Kelly: Have you used YouTube yet?
Ben: We've put a lot of our tracks on there. YouTube is great! A small label like us don't have budgets to do ten thousand dollar videos. YouTube and video is the best way to promote your music. I really think it is. Even if someone doesn't like the song, they will watch the video or vice versa. And a lot of our tracks we'll just put them on YouTube with the album art in the background. I will listen to music a lot and just search YouTube, it's like your own on-demand radio. YouTube is very important. Beatport is very important. Because there is so much diversity, we try to hit so many companies and markets. We try to do the scattershot and hope something sticks. We would never put out anything that we would not stand behind.
Kelly: Your musicality is so vast; extensive...have you looked into providing your talents to video games, motion pictures, and television?
Ben: For me, I have made some edits for local commercials and promo videos. On a national scale I have not done anything yet but I would love to. I think every DJ, the first skill is track selection before mixing or anything like that so I think any good DJ would make a great scorer of films. I would love to do that. As far as the label, we just got a deal for sync licenses so hopefully some of our music will be appearing in video games and movies soon. Licensing is really the last bastion of people making real money off of music. Hopefully, for all the artists on our label, for their sake you'll be seeing and hearing some of their stuff soon.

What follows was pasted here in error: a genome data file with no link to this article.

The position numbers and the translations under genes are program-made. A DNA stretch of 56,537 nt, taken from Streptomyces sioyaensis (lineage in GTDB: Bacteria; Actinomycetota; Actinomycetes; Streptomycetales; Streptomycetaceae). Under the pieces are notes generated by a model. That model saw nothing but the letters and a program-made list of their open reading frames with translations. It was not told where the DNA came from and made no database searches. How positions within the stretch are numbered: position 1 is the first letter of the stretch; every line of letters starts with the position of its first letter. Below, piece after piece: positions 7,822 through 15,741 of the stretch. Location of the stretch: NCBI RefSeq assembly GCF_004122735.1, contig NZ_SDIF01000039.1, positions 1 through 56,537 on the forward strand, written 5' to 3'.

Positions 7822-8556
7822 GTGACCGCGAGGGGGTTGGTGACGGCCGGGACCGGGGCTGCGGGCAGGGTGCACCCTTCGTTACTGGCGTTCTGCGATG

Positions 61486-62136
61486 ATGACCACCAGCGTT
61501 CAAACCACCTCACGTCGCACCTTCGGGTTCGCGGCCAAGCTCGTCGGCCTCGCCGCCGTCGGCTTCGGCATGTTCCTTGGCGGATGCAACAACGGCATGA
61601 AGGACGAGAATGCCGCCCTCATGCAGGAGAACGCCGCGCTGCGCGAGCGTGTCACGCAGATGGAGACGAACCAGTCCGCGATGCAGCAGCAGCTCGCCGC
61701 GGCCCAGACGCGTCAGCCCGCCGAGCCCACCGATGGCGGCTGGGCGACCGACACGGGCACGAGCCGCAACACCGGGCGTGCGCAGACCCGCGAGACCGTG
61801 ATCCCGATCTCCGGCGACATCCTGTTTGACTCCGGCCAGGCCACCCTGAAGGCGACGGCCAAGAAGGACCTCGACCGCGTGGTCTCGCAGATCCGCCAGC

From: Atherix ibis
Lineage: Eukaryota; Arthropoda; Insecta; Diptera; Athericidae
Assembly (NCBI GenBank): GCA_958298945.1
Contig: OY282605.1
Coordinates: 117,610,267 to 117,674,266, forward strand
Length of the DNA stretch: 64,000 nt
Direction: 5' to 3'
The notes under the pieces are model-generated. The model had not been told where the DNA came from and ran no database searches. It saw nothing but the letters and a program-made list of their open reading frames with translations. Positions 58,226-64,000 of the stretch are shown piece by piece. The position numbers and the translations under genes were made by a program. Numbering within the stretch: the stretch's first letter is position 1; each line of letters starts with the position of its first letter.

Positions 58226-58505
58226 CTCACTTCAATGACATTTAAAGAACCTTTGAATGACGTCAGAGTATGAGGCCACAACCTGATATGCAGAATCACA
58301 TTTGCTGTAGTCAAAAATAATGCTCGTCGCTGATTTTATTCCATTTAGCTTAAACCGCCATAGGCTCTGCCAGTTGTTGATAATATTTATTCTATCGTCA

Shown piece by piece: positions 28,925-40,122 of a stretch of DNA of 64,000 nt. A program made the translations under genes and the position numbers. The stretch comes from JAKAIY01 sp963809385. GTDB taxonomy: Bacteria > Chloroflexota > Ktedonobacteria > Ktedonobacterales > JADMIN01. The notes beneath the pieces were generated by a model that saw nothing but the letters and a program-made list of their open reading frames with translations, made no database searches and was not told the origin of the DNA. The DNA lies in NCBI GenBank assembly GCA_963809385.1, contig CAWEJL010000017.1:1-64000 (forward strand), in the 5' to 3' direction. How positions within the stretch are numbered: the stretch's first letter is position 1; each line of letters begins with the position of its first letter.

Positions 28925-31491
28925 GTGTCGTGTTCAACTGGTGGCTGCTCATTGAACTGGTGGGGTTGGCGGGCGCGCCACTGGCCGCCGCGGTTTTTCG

Kelly: Rane or Pioneer?
Ben: I'm a Rane guy actually. It's kind of regional on how stuff goes. I still use tables and I like to scratch and throw acapella's around. I vastly prefer a two-channel mixer and Rane is just killing Pioneer. Pioneer does have a mixer that came out about twelve years ago they still sell and it's amazing but nobody ever has it. Regionally too, most people in Indianapolis a lot of clubs here you need to bring your own gear in so everybody has their own mixers here. So I am a Rane guy. I love the 57 [Rane] and love the 62 [Rane] and I'm mostly a two-channel guy and I have Technics turntables. But, I'm a Rane guy all the way through.
Kelly: Thank you for chatting with me after your set here at Opti Park during WheelHouse Festival.